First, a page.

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Telecom stocks haven’t been spared from the market’s latest slide lower. With so much concern surrounding rate hikes and the ensuing recession, it’s hard to find a reason to be bullish on anything. Though telecom stocks could find it harder to collect monthly bill payments in a recession, I think recent share price weakness and swollen dividend yields more than compensate for potential recession risks up ahead.
The telecoms are wide-moat companies that can defend their economic profits over the long haul. Though higher interest rates are a negative for capital-intensive companies like the telecoms (many still have to spend billions on 5G wireless infrastructure over coming years), I’d argue that the Canadian telecoms have more than enough pricing power to pass on such costs to consumers. Indeed, there’s power in being a part of an oligopoly.
BCE stock is a telecom titan with a massive 6.4% dividend yield — the highest of the Canadian telecom plays. With limited growth prospects and a low-growth media business, BCE may not be the perfect play for young investors seeking to maximize total returns over the long run. For those who seek a chunk dividend that’s safe and growing, it’s tough to top BCE. The payout is a thing of beauty, with inflation at or around the 7% mark.
At writing, BCE is in a bear market slump, at a fresh 52-week low of $57 and change per share. Indeed, broader market weakness is a major contributing factor. With Bell Canada winning the title of PCMag’s fastest mobile network for three straight years, I think BCE is a behemoth that Canadians can rely on upon through rough times.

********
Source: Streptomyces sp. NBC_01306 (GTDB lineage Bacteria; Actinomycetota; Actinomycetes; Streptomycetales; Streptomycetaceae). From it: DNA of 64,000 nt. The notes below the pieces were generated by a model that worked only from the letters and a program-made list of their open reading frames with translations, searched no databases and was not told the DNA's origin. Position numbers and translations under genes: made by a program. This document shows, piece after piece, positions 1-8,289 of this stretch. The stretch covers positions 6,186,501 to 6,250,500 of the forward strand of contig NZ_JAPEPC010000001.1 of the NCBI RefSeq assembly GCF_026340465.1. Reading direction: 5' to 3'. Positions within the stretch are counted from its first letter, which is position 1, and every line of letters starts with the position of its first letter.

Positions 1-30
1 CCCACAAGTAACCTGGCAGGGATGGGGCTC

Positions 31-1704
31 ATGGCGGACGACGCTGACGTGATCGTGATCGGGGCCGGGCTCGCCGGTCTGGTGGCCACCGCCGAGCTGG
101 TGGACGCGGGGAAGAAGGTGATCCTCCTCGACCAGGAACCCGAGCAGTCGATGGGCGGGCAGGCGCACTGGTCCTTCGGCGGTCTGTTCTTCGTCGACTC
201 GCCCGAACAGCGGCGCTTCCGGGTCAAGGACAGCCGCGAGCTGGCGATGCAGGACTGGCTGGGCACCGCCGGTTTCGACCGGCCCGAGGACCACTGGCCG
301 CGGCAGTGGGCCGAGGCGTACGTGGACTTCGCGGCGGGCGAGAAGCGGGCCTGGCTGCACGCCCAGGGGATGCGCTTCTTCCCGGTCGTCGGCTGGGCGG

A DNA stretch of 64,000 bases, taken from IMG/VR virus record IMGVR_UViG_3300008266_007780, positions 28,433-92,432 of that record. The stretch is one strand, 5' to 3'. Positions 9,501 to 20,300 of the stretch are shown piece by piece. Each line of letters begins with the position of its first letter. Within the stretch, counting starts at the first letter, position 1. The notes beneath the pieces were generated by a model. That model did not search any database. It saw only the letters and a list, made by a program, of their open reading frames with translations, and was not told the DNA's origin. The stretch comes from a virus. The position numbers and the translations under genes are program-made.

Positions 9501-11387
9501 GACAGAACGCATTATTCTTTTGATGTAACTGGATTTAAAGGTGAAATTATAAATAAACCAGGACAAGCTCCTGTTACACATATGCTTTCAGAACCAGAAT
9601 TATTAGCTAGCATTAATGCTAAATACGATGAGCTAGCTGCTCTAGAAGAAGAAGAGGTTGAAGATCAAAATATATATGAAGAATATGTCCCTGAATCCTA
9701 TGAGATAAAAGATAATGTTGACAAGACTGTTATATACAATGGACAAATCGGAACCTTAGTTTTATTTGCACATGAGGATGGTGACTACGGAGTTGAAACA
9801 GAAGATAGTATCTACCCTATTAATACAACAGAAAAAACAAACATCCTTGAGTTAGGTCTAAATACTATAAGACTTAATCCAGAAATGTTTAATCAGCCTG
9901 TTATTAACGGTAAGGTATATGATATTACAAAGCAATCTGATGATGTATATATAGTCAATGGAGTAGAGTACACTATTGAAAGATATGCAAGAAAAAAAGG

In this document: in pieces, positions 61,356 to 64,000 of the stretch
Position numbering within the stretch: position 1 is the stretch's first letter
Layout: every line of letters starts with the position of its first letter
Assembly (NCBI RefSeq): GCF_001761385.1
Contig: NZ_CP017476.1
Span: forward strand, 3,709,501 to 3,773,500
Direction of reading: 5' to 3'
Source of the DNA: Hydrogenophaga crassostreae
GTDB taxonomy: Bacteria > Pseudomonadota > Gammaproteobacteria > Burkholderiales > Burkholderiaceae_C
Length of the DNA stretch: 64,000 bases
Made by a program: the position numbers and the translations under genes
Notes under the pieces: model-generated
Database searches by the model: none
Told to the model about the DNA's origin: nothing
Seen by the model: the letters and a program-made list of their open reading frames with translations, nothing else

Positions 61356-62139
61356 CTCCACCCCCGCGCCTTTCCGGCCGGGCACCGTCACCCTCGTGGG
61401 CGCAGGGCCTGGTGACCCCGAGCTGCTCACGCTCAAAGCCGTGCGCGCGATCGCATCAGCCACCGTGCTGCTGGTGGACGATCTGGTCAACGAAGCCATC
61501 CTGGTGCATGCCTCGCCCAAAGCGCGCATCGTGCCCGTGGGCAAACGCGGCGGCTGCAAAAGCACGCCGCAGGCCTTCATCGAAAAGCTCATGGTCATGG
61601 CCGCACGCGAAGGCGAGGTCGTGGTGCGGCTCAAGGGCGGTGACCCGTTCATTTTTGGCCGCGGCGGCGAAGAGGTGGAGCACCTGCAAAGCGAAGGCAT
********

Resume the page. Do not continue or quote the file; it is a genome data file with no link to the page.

At 18.4 times trailing price-to-earnings (P/E) ratio, BCE stock seems ripe for picking. There’s a lot of recession fear baked in. Given the magnitude of the recent bear market plunge, I’d argue the slip is an opportunity for passive-income seekers to lock in that juicy +6% yield.
Quebecor is a regional telecom that could make a massive splash in the national telecom scene, as it looks to become the fourth major Canadian carrier. As we saw with Freedom Mobile, it’s not easy to be that number-four player, as the Big Three heavyweights flex their muscles. Still, I think the market is underestimating the abilities of Chief Executive Officer Pierre Peladeau. Quebecor has thrived in the Quebec market, and if it can replicate success in other provinces, I’d argue it’s the Big Three telecoms that should be worried about losing market share.
At writing, QBR.B stock is down more than 30% from its high. The 4.9% dividend yield is bountiful, and the 9.9 times trailing P/E, I believe, seems too low.
Like betting on any underdog, there are massive gains to be had if things go right. If you’re a long-term thinker, I think there are a lot of reasons to give the $5.7 billion telecom stock the benefit of the doubt.